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The conventional wisdom is that higher education is in the midst of a student mental health crisis.

Could it be that conventional wisdom is wrong?

Might we reframe the growing utilization of campus mental health services as a positive development?

Is it possible that the growing number of students seeking and receiving help for challenges related to anxiety, depression, relationship problems and stress (the top reasons that students access services) is an indication of a more enlightened generation? One that is strong enough to ask for help, rather than the fragile and needy people that today’s college students are so often labeled?

There is no doubt that the demand for campus mental health services is increasing.

A 2016 report from Center for Collegiate Mental Health found that campus counseling centers have needed to increase service hours for “rapid-access” consultations by 28% over the last six years.  Colleges and universities have struggled to fund the mental health professionals needed to keep up with this growing campus demand.

John Kroger, a former president of Reed College, writes that “...many presidents worried that their campuses simply cannot manage the cost and burden of operating full-service mental health programs.  Some presidents talked openly about scaling back or outsourcing their programs and the need to decrease parental expectations of care in order to keep costs in check.”

This idea that mental health services are a drain on resources tells only half the story. While caring for our students is expensive, the alternative may end up being much costlier.

What is seldom reported is how effective counseling, and in some instances counseling paired with medications, can be in improving student mental health.

Anxiety, depression, stress and other challenges that cause students to ask for help are exceedingly amenable to treatment. Advances in brain science, pharmacology, and cognitive behavioral therapies have significantly improved treatment options and outcomes. It should strike us as backward and wrong if people, including our students, suffer from ailments that are so readily treatable.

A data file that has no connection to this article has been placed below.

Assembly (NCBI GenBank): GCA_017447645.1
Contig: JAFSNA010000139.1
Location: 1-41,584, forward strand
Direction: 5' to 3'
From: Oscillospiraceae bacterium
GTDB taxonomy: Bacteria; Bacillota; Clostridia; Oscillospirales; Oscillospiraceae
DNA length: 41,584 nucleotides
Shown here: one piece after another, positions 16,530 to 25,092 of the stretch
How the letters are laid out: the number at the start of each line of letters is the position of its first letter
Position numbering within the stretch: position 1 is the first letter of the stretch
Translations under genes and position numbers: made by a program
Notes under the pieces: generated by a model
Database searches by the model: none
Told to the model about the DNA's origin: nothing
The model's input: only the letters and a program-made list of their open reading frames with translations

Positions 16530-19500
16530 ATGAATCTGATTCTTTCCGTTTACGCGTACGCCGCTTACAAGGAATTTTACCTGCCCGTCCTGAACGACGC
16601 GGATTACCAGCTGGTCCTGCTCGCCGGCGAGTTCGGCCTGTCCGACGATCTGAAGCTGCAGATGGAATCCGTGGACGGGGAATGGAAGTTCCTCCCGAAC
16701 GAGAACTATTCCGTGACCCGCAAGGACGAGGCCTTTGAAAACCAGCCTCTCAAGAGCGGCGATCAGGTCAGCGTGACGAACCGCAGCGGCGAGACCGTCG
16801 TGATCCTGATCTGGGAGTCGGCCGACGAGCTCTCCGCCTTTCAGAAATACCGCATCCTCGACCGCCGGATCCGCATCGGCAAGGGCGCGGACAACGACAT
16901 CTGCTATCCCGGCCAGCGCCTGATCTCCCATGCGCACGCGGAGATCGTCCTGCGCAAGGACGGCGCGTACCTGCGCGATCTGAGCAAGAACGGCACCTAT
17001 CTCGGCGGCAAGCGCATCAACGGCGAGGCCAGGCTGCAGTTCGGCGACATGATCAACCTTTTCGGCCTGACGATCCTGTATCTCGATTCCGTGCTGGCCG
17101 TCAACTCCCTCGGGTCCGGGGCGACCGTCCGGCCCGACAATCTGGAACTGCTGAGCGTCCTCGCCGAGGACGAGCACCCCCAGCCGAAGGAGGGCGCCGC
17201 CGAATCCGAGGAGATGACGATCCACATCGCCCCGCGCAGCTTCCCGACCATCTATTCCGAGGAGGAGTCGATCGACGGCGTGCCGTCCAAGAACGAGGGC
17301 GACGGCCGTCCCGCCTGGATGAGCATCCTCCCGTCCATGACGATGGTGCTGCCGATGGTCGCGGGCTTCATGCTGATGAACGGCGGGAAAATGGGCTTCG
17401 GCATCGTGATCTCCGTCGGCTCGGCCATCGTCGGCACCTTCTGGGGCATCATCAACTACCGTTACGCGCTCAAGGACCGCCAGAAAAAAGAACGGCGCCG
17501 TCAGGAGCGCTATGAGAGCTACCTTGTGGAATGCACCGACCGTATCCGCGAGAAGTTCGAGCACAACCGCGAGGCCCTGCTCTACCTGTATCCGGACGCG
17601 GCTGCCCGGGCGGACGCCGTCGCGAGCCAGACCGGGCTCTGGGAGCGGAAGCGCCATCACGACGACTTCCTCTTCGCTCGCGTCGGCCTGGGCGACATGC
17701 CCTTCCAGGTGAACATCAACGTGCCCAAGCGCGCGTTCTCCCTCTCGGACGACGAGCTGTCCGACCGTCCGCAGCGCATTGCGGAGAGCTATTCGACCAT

The concern about the cost of supporting the mental health well-being of our students should be balanced against the gains in student success. We can’t argue that students should strive for resilience and grit unless we give them the tools, and when necessary a helping hand.

This is not to deny that providing these services are expensive. Any commitment to educating the whole person will always be resource intensive. People’s lives are complicated. In this age of economic insecurity and rising college costs, the lives of college students may be more complicated than most.

Just as we see investments in other aspects of educational life as a positive, perhaps we should think of mental health services in the same way.

It is possible to be worried about the impact of rising college prices and student debt, while also being grateful for all those things that make US higher education the envy of the world.  These attributes include highly trained and dedicated professors, advanced classrooms and labs, and other elements of the campus infrastructure that support learning and knowledge creation.

We are all proud when our school can invest in a new science building or can recruit a high-quality scholar/educator.

Perhaps we should be equally proud when our institutions find the resources to invest in our students' well-being.

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